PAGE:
Africa Poems - Notes of the editor
The Adaptation of Flooding Sounds
“I am here
Wielding salient voices
That ears should hear
And voices sing:”
With few exceptions all poems in this anthology titled “Africa in Poetry” are translations into German. Most of the poets wrote in English or French, some in Portuguese and Arabic, a few in Swahili or Afrikaans. A creative and competent team of translators made sure that the German texts are far more than mere crutches for understanding for readers who do not know the foreign language. They are careful adaptations. As such they clearly first serve the women and men who created the poems. But a good poetry adaption also wants to be poetic in itself. It wants to play with rhythm and at times with rhyme, with the sound and the colors of the target language. It will want to search a way through light and shade and also the deceptive twilight that is part of every language too.
Yes, something is lost in every translation! The regrets about that loss fill entire libraries. Yet in the inquisitive back and forth between the languages something can also be gained. It is a benefit that was enjoyed not only by us translators; since in this anthology the original poem and its adaptation stand next to each other as equals, every single reader can profit from the multilingual experience. When comparing original and adaption some readers might discover for themselves a “better” translation than the one offered in this book. That is good, it will be a unique adaption that reflects the perspective, cultural background and emotional preferences of that particular reader.
When we are approaching a poem this actively we will be able to enter the poem profoundly. It’s not like back in school when many of us could not get any closer to poetry although every verse was analysed and commented upon line by line. This was just one very limited way of teaching poetry, the words were dissected and fragmented into single units – like the poor dismembered frog in biology.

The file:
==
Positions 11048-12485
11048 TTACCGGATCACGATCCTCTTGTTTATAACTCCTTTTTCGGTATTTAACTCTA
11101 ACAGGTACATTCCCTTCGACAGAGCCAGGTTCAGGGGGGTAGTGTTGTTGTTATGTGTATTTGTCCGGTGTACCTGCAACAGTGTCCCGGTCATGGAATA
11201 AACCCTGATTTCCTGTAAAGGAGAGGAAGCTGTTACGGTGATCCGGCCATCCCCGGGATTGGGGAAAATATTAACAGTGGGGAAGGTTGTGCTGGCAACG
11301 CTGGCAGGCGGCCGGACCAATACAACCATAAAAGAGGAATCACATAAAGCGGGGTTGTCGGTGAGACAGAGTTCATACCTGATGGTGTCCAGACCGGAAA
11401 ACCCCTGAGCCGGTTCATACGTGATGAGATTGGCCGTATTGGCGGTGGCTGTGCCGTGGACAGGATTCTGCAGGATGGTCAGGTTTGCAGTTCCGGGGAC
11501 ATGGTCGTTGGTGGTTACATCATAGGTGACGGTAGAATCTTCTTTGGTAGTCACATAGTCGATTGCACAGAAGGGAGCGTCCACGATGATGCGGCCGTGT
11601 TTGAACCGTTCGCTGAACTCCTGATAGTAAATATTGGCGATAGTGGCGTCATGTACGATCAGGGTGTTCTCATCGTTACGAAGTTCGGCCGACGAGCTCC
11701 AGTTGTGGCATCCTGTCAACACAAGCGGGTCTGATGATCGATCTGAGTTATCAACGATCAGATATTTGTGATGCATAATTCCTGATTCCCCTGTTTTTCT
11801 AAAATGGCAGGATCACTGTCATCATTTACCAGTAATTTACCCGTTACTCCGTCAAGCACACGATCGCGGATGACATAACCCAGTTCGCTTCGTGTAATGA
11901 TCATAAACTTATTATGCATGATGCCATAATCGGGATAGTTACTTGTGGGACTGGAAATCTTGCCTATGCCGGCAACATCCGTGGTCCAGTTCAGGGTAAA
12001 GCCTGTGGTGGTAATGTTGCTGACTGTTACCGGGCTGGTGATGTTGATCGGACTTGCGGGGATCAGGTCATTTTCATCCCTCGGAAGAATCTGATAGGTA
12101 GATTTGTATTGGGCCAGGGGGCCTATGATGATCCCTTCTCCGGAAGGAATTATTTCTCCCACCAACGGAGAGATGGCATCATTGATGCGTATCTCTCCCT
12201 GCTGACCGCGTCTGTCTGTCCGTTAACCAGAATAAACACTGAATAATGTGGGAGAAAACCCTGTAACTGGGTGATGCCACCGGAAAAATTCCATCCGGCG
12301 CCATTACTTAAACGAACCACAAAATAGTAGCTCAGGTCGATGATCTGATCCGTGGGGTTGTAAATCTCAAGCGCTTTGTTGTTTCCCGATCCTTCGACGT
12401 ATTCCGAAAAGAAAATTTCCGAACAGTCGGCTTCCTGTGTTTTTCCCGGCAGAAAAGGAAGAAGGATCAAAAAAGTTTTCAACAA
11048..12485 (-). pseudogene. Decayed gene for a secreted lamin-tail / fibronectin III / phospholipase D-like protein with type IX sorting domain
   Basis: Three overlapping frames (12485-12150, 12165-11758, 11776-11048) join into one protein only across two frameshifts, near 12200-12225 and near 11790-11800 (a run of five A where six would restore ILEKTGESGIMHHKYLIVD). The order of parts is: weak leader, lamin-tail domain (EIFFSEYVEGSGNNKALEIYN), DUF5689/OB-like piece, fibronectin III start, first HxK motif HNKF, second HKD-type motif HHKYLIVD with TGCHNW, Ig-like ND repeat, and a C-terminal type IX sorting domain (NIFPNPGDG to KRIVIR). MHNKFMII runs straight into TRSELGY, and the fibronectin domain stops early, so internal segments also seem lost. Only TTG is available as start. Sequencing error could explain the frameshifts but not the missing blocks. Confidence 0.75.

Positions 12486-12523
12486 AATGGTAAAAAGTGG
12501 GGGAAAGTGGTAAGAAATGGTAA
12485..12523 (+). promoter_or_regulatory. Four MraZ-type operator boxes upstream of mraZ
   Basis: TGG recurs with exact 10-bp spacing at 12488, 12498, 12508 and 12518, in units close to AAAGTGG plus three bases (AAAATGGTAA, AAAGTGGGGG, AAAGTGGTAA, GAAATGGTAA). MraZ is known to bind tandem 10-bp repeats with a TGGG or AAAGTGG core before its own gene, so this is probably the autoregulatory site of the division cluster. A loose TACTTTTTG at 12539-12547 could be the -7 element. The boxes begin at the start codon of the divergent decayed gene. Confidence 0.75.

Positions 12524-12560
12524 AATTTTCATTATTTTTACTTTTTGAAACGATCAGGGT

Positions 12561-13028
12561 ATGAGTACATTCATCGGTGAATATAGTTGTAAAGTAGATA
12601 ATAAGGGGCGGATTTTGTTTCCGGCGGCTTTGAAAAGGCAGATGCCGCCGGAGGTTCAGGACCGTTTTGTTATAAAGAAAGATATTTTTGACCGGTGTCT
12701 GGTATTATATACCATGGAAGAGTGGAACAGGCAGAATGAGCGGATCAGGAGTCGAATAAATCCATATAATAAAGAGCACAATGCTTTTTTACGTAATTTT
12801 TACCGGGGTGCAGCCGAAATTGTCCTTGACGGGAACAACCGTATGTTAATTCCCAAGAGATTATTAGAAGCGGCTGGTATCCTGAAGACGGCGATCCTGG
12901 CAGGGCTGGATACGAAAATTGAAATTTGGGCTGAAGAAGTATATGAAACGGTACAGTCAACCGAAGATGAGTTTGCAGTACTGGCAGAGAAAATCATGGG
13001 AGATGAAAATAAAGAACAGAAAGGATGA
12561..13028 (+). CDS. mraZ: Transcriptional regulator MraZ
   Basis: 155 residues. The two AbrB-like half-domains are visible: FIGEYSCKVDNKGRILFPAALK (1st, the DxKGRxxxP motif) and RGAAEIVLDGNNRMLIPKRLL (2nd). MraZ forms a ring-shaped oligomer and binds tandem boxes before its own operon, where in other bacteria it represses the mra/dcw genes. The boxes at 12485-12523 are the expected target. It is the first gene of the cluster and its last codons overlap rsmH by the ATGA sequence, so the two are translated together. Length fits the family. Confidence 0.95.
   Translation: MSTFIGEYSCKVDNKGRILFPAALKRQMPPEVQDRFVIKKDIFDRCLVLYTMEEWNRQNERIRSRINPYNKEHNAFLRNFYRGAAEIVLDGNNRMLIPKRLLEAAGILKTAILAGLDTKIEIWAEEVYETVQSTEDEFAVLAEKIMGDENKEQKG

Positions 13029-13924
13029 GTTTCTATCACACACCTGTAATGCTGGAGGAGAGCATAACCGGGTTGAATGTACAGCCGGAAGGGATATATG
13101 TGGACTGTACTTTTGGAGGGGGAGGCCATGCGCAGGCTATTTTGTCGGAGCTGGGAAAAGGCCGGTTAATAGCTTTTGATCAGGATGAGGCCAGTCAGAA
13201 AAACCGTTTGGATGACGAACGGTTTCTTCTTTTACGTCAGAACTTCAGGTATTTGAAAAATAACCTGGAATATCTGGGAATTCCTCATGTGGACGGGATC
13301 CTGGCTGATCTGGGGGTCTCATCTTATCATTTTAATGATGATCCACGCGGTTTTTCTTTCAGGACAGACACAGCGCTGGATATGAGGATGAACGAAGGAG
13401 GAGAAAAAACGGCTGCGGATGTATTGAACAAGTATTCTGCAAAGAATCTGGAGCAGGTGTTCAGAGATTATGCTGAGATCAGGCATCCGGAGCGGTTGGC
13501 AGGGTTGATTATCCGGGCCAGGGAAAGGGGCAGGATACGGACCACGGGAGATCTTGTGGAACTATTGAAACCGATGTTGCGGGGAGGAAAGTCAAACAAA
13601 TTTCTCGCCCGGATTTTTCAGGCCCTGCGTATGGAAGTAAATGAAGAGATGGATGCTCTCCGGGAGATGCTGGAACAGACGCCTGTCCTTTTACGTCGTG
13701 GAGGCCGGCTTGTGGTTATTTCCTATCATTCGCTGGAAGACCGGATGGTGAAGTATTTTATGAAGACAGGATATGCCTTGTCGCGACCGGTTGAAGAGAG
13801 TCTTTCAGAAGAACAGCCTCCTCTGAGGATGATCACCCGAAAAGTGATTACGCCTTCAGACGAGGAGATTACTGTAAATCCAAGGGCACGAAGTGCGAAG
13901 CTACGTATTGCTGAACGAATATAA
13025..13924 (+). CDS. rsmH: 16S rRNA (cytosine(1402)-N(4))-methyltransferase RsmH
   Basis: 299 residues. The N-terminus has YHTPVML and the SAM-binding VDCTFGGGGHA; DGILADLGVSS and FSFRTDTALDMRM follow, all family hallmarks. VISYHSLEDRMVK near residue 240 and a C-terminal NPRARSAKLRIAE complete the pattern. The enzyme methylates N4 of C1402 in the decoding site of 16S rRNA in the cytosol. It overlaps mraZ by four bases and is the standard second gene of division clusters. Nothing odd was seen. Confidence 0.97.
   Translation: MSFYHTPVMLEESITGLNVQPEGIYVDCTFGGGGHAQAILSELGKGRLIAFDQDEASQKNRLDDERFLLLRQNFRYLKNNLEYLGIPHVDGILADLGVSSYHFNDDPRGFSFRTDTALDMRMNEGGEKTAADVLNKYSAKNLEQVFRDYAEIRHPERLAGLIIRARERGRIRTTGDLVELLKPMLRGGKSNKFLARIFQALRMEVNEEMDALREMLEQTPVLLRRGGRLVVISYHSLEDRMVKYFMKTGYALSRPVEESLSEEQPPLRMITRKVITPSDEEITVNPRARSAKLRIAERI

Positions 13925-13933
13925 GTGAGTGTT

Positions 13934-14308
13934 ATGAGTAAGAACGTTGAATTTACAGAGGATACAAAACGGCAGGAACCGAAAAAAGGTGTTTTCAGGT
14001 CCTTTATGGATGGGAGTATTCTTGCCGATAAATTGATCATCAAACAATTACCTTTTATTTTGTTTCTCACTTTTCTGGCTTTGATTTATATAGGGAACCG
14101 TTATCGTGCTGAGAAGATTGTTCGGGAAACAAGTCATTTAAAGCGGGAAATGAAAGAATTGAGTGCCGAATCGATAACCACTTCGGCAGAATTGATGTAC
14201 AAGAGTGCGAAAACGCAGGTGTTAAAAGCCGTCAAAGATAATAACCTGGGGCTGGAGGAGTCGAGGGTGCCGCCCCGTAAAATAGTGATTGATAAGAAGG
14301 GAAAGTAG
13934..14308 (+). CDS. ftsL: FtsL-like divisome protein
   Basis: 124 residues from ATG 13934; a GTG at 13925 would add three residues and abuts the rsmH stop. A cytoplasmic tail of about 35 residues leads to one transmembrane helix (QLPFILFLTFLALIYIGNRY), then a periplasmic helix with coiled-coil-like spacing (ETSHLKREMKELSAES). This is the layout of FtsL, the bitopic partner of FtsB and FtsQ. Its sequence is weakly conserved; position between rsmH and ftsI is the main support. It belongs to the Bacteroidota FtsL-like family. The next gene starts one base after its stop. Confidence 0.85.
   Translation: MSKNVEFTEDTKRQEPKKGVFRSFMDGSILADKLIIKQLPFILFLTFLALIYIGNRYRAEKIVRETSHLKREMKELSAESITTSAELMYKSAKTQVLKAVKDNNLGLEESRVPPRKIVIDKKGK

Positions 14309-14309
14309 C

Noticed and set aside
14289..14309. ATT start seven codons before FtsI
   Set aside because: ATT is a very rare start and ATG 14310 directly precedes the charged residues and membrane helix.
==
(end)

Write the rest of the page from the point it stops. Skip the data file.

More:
That is not to say that some knowledge of “dissection” was not tapped in the translation process too. In addition to using our technical linguistic skills we translators also relied on our knowledge of the respective cultural environments of the poems. These were all cultures that hid at least one further colonial culture in the background. There was a special intuition needed for poets who wrote in most cases in a language that was not their mother tongue. It means that every poem has to be transported over several stages, and there are several layers of translation and adaptation. In this manifold multilingualism we didn’t attempt the highest level of conformity in orthography and grammar. We respected the idiosyncrasies of the writers whenever possible and sensible.
The subject of many of the poems is war and famine, hope and disappointment, anger, revenge, black humor and a deep love and connection to the living and the dead and to the earth, who embraces both of them. The experiences and emotions are communicated with an intensity that is somewhat foreign to us Europeans, at least we do as a rule not express them this way. To bridge this emotional distance with words alone is difficult. And yet: the strong individualistic poem may be better suited to build a bridge to foreign experience than impartial statistics and international news.
While working on the poems we translators suffered and laughed together with the African poets. And we tried hard to put ourselves into those poems where we couldn’t gain access very easily. Every single work deserved our entire attention and care.
Last but not least translating – or adapting –hundreds of poems as was necessary for this anthology can only be successfully accomplished when the translators themselves also wish and dare to be poets. Or to be more modest: act as poetic agents. Whenever we had identified the sound, form and aim of a particular poem, we wanted to express the findings in a clear and strong language. As in performing music, in translating and especially in translating poetry it is better to play fully and risk a discord then to mumble the whole time for fear of making a mistake. This courageous stance I tried to maintain when translating and editing myself. And the same courage which is very compatible with respect for the original poems I have found in my translating colleagues. They deserve a big thank you for their great dedication to the project.
The anthology is published. Its fate is now in your hands, dear readers. What I would wish for its future has been said by the Zimbabwean writer Cheneraj Hove in the poem that introduced my notes on the adaptation of “Flooding Sounds”:
„You who have heard
Make them one day
A flooding shout
That drowns oceans.”